PITTSBURGH – The Pittsburgh Pirates hoped to get three players on the National League roster for this year’s All-Star Game. Instead, they got only one.
Right-hander Mitch Keller was the Pirates’ lone selection when Major League Baseball announced the rosters Sunday for the July 11 game at T-Mobile Park in Seattle.
The Pirates also thought closer David Bednar and outfielder/designated hitter Andrew McCutchen had a chance to make the 32-man roster.
So why did Bednar and McCutchen get snubbed? There are a few reasons.
In Bednar’s case, two factors worked against him. The first is his overall volume of saves. The other is MLB tilting heavily toward starters on the NL pitching staff with just four of the 12 selections being relievers.
Bednar is fifth in the league in saves, having converted 16 of 17 opportunities. The four relievers on the NL squad are also the top four in saves: the San Francisco Giants’ Camilo Doval (24), Cincinnati Reds’ Alexi Diaz (23), San Diego Padres’ Josh Hader (18) and Milwaukee Brewers’ Devin Williams (17).
What ultimately dashed Bednar’s opportunity was really a lack of them – when it comes to saves. is control. He did not have a save chance from April 30-May 30 while the Pirates had a 6-19 record in that span following their 20-8 start to the season.
Otherwise, Bednar surely would have been playing in his second straight All-Star Game – he got the final three outs of the game last year at Dodger Stadium in Los Angeles – with his 37/4 strikeout/walk ratio and 0.89 WHIP.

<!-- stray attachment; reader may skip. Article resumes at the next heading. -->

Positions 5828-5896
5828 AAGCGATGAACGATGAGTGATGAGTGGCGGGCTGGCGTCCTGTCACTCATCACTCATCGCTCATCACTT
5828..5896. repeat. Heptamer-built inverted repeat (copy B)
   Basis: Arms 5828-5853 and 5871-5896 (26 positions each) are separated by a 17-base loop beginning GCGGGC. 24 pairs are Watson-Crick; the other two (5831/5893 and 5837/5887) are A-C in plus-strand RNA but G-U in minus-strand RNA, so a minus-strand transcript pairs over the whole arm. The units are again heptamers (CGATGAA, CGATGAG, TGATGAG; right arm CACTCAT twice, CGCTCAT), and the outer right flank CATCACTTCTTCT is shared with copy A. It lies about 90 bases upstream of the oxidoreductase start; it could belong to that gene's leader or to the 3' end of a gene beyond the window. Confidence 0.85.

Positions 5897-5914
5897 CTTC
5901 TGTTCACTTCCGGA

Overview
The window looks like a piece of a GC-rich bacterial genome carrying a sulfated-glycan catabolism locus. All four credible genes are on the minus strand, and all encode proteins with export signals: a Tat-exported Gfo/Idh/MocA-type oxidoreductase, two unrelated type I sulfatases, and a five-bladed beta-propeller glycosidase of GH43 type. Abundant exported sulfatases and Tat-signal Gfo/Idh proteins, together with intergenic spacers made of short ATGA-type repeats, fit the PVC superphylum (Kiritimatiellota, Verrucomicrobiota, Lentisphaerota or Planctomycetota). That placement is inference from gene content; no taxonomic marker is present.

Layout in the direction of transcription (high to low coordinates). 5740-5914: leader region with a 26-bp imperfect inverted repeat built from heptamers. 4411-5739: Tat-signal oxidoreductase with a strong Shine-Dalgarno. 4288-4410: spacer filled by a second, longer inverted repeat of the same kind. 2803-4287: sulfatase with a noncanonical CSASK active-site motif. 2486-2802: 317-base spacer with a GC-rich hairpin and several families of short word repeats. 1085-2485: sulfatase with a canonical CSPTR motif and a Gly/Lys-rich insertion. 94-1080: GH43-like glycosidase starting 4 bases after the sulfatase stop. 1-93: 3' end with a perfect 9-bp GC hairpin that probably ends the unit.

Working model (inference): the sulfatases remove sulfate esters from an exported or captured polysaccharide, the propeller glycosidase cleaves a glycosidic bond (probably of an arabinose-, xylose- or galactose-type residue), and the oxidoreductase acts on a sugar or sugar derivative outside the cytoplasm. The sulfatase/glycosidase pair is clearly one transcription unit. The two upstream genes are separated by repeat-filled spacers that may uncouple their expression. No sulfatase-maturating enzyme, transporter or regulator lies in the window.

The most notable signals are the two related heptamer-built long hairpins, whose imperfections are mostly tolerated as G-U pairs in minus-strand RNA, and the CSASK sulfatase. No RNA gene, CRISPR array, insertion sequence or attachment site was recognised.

McCutchen is having an outstanding return season with the Pirates with his .278/.390/.440 slash line in 72 games to go with 10 home runs and nine stolen bases. Among NL players who have played at least 50% of their games as a designated hitter this season, McCutchen is first with 1.8 bWAR.
Furthermore, McCutchen has also been one of MLB’s more interesting storylines this season, returning to the Pirates as a free agent five years after they traded him. He has played a significant part, both on and off the field, in the Pirates having a respectable 39-44 record following four straight last-place finishes in the NL Central.
Yet the Los Angeles Dodgers’ J.D. Martinez will be the NL’s starting DH after winning the fan voting. By virtue of finishing second in the player voting, the Miami Marlins’ Jorge Soler will be Martinez’s backup.
The biggest determining factor is power because DH is still considered to be a position more for a masher than a player with a high on-base percentage. Soler’s 22 home runs are more than double McCutchen’s total and Martinez has gone deep 19 times.
Bednar and/or McCutchen could still wind up in Seattle, though. Every year, replacements are needed to sub for injured players or pitchers who are unavailable to throw in the game.
Thus, the door might not necessarily be slammed on the duo.
You might say they could be “unsnubbed.”